The Phoenix insurance company signed an agreement Monday with Yeinot Bitan to buy control of the grocery store chain. Phoenix and a group of investors will inject 400 million shekels ($118.75 million) into Yeinot Bitan in exchange for 45% of the company’s shares. The deal values Yeinot Bitan at a market cap of 900 million shekels before the money.
Yeinot Bitan is one of Israel’s four major grocery store chains, with 140 stores and annual turnover of 3.5-4 billion shekels.
The low valuation reflects the grocery chain’s fragile financial state, its lack of profitability and the need for heavy investment in order to improve its status vis-a-vis suppliers.
Phoenix is expected to prepare Yeinot Bitan for an initial public offering in late 2021 or early 2022.
After the deal, Phoenix will hold 20% of Yeinot Bitan’s shares, the maximum that a financial company is allowed to hold in a nonfinancial company under Israeli law. The remainder will be held by the Clearmark Fund, Arkin Investments and Barak Capital Underwriting.
Phoenix will appoint most of the company’s board members, pushing aside the founder and former controlling shareholder Nahum Bitan, who will be left with a 40% stake in the company. The deal was conditioned on the current board chairman and CEO staying, and it’s likely they’ll be compensated for it.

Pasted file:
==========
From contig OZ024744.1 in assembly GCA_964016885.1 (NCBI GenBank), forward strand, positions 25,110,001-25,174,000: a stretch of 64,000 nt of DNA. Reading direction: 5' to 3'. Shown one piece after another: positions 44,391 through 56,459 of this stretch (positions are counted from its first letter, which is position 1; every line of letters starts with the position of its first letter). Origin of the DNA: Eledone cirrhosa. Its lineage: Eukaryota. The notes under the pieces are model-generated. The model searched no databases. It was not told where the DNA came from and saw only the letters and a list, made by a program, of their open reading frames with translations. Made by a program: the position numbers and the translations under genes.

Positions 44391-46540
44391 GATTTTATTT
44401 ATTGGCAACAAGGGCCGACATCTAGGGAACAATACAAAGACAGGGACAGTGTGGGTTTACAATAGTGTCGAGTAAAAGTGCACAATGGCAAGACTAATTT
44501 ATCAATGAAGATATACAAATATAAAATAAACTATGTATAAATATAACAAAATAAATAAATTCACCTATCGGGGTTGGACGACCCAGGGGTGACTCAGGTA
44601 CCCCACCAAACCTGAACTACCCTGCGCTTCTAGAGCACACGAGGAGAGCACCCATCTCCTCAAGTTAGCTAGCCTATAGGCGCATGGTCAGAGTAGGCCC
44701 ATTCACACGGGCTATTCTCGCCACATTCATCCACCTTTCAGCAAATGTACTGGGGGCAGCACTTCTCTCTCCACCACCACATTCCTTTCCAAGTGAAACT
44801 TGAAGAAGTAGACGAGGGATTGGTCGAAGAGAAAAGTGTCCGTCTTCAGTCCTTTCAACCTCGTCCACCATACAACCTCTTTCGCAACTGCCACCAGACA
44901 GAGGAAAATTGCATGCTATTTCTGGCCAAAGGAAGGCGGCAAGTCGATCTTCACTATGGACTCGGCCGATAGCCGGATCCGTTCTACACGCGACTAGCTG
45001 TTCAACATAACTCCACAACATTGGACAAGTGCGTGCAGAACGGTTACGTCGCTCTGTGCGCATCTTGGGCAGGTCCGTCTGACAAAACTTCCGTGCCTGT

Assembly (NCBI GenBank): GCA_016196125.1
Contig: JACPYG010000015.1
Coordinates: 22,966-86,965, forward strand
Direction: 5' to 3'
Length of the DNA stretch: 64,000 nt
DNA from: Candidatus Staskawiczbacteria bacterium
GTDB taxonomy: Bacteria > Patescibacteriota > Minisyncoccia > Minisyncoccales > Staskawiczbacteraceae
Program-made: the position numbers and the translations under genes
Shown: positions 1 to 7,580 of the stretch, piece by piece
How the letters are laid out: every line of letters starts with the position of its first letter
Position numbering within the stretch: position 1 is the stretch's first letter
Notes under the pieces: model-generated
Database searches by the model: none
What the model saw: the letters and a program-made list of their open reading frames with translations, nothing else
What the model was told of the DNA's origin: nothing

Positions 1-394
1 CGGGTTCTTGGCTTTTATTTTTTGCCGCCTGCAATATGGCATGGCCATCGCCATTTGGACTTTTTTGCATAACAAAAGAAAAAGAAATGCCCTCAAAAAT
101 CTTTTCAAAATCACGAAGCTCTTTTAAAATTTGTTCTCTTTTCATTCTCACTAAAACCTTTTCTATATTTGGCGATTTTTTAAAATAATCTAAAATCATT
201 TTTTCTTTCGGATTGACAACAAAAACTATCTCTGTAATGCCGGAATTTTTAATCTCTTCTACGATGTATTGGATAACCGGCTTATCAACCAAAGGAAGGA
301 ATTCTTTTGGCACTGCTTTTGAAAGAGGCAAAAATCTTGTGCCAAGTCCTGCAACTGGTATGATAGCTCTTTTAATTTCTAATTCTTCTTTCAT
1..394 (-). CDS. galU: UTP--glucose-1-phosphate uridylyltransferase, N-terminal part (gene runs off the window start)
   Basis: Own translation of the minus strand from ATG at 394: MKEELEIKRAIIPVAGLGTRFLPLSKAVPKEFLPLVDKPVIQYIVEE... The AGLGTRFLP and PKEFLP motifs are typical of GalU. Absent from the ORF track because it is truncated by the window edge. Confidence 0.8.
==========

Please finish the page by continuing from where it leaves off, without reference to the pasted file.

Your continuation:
Yeinot Bitan’s bank lenders, Hapoalim and Mizrahi Tefahot, will receive 5% of the chain’s shares.
- Double-digit growth in Israel? Coronvirus is playing havoc with statistics, too
- Economy rebounded in third quarter but still smaller than before the COVID crisis
- 7-Eleven convenience stores on the way to Israel
The deal is conditioned on due diligence checks.
Bitan, founded in 1995 by Nahum and Nurit Bitan with a single store in Ashkelon, is losing control of the company due to a 450 million shekel debt to Mizrahi Tefahot and another 100 million shekel debt to the trustees of the Mega supermarket chain, which was in bankruptcy when Bitan bought it for 450 million shekels in July 2016.
Yeinot Bitan has lost money for the past three years. It was forced to sell off 16 of its branches for 232 million shekels, including stores in very good locations.